See abstract here.
See video here.

February 1, 2021
Keynote Talk: “Was Modern Economic Growth Finance-Led?”
Richard Sylla, Professor Emeritus of Economics, New York University
Chair: Manuel A. Bautista-González, Columbia University in the City of New York
See abstract here.
See video here.

February 15, 2021
“Managing the Balance Sheet: Hidden Reserves, Dividend Smoothing and Balance Manipulation in the German Chemical Industry around 1900”
Frederic Steinfeld, Post-Doctoral Researcher, University of Gothenburg
Twitter: @f_steinfeld
Chair: Sergio Castellanos Gamboa, Bangor University
See abstract here.
See video here.

March 15, 2021
“Wagering on the Future: Cotton, Credit and Contract Law in Colonial Bombay”
Meghna Chaudhuri, Visiting Assistant Professor, Department of History, Boston College
Chair: Manuel A. Bautista-González, Columbia University in the City of New York
See abstract here.
See video here.

April 12, 2021
“The Politics of Arbitrage: Connecting and Disconnecting Global Markets, 1870-1920”
John Handel, Ph.D. Candidate in History, University of California at Berkeley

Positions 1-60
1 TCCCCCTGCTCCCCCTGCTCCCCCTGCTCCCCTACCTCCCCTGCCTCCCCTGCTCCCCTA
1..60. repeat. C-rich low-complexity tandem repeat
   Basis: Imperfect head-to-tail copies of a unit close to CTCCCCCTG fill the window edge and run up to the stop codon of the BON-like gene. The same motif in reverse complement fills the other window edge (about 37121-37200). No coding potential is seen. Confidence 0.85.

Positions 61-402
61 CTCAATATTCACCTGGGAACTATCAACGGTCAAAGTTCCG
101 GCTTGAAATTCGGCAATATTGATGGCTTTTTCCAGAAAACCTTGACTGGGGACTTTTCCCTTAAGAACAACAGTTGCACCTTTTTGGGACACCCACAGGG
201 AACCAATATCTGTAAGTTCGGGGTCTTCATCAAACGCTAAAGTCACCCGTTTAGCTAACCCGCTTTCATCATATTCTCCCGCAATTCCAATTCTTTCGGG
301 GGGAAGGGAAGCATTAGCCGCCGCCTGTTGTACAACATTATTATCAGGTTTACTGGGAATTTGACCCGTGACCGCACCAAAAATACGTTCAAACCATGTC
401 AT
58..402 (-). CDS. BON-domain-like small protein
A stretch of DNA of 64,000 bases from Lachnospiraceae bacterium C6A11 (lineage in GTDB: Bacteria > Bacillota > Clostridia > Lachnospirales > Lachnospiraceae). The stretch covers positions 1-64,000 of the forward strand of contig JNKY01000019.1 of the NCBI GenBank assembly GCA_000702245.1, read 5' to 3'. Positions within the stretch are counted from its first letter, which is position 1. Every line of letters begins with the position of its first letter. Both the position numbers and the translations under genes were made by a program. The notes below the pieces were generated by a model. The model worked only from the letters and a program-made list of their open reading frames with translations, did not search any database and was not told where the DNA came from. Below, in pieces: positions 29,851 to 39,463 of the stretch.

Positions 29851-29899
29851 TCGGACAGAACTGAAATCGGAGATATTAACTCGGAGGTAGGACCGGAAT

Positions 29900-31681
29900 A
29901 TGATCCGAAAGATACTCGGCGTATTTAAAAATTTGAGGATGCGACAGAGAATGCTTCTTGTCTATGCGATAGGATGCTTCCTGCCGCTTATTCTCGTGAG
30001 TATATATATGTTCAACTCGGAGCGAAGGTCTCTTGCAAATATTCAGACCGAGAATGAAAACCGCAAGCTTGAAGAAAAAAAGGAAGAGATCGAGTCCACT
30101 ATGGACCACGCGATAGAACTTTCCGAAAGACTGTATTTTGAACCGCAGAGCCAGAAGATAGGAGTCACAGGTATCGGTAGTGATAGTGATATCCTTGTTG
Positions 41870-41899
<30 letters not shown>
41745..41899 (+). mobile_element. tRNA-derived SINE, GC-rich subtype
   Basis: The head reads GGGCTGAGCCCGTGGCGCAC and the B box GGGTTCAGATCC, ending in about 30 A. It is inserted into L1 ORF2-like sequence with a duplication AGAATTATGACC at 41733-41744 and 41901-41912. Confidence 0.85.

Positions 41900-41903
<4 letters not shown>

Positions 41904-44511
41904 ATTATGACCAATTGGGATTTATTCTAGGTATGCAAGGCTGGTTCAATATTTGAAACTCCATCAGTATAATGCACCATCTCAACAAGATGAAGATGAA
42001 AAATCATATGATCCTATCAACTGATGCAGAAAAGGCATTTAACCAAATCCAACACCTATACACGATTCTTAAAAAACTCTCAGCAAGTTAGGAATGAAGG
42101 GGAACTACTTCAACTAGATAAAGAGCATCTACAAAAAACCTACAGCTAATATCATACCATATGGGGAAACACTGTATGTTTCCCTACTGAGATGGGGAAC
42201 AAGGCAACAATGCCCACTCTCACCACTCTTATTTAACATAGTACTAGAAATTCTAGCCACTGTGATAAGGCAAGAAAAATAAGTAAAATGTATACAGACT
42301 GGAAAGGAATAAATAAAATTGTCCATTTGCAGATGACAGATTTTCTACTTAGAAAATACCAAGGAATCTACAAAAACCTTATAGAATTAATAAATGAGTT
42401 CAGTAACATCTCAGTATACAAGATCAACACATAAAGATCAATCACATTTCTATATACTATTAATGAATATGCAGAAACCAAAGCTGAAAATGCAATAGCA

Chair: Paula Vedoveli, Fundação Getulio Vargas
Twitter: @_john_handel
See abstract here.
See video here.

May 17, 2021 *** This session was cancelled. ***
11 am EST
“The Local Dimension of Global Finance: Eastern Europe, Latin America, and the Global Debt Crisis of the 1980s”
Lukas Dovern, Lecturer, Department of History, Stanford University
Matthew Nestler, Ph.D. Candidate in History, Department of History, Stanford University
Chair: Paula Vedoveli, Fundação Getulio Vargas
See abstract here.

May 17, 2021
11 am EST
“Boatloads of Mexican Silver. The Political Economy of Specie Imports to New Orleans, 1839-1861”
Manuel A. Bautista-González, Ph.D. Candidate in United States History, Columbia University in the City of New York
Twitter: @econobitch
Chair: Paula Vedoveli, Fundação Getulio Vargas
See abstract here.
See video here.

June 7, 2021
11 am EST
“Payment Crises and Consequences”
Gary Richardson, Professor of Economics, University of California at Irvine
Padma Sharma, Federal Reserve Bank of Kansas City
Chris Koch, Federal Reserve Bank of Dallas
Chair: Bernardo Bátiz-Lazo, Northumbria University
See abstract here.